C4500 models with the lightest front axle utilize low-drag, twin-piston calipers on the front and rear brakes. C4500 and C5500 with the 7,000-pound front axle have an extra high capacity, four-piston caliper front/twin-piston rear design. Brakes on wrecker models are both load- and application-specific. C4500/C5500 models also feature a common, larger-sized 381 mm × 38 mm rotor, which reduces heat and enhances brake life.

C6500-C8500 models have a low-drag, four-piston opposed piston, fixed caliper brake design, with diameters sized to particular GVW/load requirements. Premium, high-capacity, 70 mm, four-piston brake systems are now standard on both the front and rear.

Twin-piston brakes feature a new pin-sliding design. Heavier models, rated at 19,500-lb GVWR and up, feature a new “totally fixed mount” caliper design. Both brake designs reduce wear, corrosion, and potential caliper binding by separating the function of moving the caliper from that of applying actual clamping force to stop the truck. The new non-asbestos brake linings last up to twice as long.

Crew cab models feature the HydroMax brake booster for brake actuation. Both HydroMax and HydroBoost (used on some conventional cab vehicles) operate on the same principle, with the power steering pump supplying the booster power. A tandem (split) master cylinder provides the independent front and rear circuits for the hydraulic brake system. Sensors warn the driver of “low fluid” or secondary brake failure.


The all-new 2004 Colorado marks the fifth all-new Chevy Truck since the announcement of the Chevy Avalanche at the 1999 North American International Auto Show. Colorado and Canyon production will begin at the General Motors Shreveport truck plant in Shreveport, Louisiana, in the fourth quarter of 2003.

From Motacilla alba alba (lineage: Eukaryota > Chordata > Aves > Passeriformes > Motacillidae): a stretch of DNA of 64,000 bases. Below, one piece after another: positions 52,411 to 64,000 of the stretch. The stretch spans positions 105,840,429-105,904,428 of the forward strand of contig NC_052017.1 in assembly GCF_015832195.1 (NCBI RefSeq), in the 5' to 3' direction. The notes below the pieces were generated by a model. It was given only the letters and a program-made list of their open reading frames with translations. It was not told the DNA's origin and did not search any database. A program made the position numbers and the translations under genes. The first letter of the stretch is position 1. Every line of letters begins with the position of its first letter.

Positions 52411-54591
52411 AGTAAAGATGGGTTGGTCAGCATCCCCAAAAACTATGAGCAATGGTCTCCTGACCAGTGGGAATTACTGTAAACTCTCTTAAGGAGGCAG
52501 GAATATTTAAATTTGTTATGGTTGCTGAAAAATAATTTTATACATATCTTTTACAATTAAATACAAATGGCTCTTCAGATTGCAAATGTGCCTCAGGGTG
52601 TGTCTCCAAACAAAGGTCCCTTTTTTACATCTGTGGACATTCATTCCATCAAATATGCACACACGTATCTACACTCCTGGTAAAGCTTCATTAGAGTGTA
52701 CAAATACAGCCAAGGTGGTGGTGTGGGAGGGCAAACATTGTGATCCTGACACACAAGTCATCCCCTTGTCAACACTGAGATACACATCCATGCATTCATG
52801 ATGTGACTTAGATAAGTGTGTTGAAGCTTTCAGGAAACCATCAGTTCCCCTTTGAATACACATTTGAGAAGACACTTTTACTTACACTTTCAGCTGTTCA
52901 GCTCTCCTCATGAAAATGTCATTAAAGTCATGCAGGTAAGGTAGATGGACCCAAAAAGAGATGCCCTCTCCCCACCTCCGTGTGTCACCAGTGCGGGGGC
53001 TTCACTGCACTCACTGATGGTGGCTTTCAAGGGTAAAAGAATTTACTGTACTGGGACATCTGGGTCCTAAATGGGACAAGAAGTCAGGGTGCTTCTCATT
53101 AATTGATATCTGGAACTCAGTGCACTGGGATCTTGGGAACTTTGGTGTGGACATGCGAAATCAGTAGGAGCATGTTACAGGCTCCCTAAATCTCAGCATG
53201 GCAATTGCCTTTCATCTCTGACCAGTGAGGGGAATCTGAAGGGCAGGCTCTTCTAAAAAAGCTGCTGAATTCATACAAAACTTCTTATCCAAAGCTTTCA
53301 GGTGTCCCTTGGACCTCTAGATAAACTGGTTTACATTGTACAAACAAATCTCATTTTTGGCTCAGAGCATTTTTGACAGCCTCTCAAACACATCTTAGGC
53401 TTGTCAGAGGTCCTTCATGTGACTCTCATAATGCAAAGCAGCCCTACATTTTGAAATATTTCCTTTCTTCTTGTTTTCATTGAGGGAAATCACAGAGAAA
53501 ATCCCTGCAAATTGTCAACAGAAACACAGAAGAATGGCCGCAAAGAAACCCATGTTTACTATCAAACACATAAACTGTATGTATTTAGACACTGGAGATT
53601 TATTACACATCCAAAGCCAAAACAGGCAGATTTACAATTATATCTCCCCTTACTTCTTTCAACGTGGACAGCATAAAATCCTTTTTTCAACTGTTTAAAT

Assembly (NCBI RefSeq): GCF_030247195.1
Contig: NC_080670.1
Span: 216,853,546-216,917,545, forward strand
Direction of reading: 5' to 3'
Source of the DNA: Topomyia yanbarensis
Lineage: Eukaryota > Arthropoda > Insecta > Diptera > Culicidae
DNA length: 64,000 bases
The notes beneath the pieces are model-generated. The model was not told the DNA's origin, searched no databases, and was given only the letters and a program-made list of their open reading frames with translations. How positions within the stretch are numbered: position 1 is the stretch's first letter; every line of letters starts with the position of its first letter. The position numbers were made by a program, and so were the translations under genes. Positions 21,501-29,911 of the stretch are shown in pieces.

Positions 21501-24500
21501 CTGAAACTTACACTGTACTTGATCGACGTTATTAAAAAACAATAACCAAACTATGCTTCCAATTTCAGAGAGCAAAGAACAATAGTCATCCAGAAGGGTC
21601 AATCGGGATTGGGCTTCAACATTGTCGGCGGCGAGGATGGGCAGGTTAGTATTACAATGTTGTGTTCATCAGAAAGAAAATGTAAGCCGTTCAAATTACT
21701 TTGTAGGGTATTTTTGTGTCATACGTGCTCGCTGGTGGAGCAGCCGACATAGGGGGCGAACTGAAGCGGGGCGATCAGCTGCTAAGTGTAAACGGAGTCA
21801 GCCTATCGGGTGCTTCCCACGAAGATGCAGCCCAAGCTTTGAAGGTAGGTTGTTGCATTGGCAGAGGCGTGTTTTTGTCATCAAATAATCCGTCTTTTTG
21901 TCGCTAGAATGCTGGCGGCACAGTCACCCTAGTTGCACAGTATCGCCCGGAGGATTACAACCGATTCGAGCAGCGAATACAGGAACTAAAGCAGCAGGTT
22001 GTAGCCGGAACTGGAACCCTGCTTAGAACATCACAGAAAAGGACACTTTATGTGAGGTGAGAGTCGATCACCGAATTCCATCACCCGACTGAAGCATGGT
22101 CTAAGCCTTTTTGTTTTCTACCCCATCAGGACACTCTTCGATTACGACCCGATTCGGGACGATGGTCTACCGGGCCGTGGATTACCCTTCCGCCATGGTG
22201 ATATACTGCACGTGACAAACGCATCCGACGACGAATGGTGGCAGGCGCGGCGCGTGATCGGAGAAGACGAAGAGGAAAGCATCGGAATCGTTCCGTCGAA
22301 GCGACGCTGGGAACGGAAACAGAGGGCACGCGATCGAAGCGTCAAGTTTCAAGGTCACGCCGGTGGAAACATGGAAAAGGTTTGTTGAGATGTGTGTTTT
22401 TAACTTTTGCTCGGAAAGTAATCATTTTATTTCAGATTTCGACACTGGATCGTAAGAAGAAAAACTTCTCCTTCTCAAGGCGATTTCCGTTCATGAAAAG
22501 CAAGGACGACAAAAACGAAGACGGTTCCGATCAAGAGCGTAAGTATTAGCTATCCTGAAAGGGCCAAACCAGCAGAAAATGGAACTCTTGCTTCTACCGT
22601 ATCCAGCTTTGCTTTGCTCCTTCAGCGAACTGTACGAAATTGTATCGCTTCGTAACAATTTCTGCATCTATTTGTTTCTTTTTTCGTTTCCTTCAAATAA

The trucks cover the segment with nine model configurations, including three suspension packages (standard, sport, and off-road), three cab styles (crew, extended, and regular) and two- or four-wheel drive.

They feature new inline five-cylinder and four-cylinder engines that will provide the power of a V-6 and the efficiency of an I-4. The Vortec 3500 and Vortec 2800 are derivatives of the award-winning Vortec 4200 six-cylinder engine featured in the TrailBlazer and TrailBlazer EXT.

With their common design, the new I-5 and I-4 engines feature the same all-aluminum construction, dual overhead camshafts, and four-valves-per-cylinder technology as the Vortec 4200. The new engines also share the I-6's high 10:1 compression ratio, electronic throttle control, exhaust cam phasing, coil-on-plug ignition, direct-mount accessories, and easy maintenance features.

The cast aluminum four- and five-cylinder engine blocks and aluminum cylinder heads are produced using the same lost foam casting process as the Vortec 4200. This process allows more exact dimensional control while reducing machining efforts in oil galleries, coolant, and other internal passages.

Overall, the new engines share 75% of their components with Vortec 4200 and 89% of their components with each other. This provides customers with highly proven design features and enables GM to develop and introduce them more quickly and at a lower cost.

About the Author

Rick Weber | Associate Editor

Rick Weber has been an associate editor for Trailer/Body Builders since February 2000. A national award-winning sportswriter, he covered the Miami Dolphins for the Fort Myers News-Press following service with publications in California and Australia. He is a graduate of Penn State University.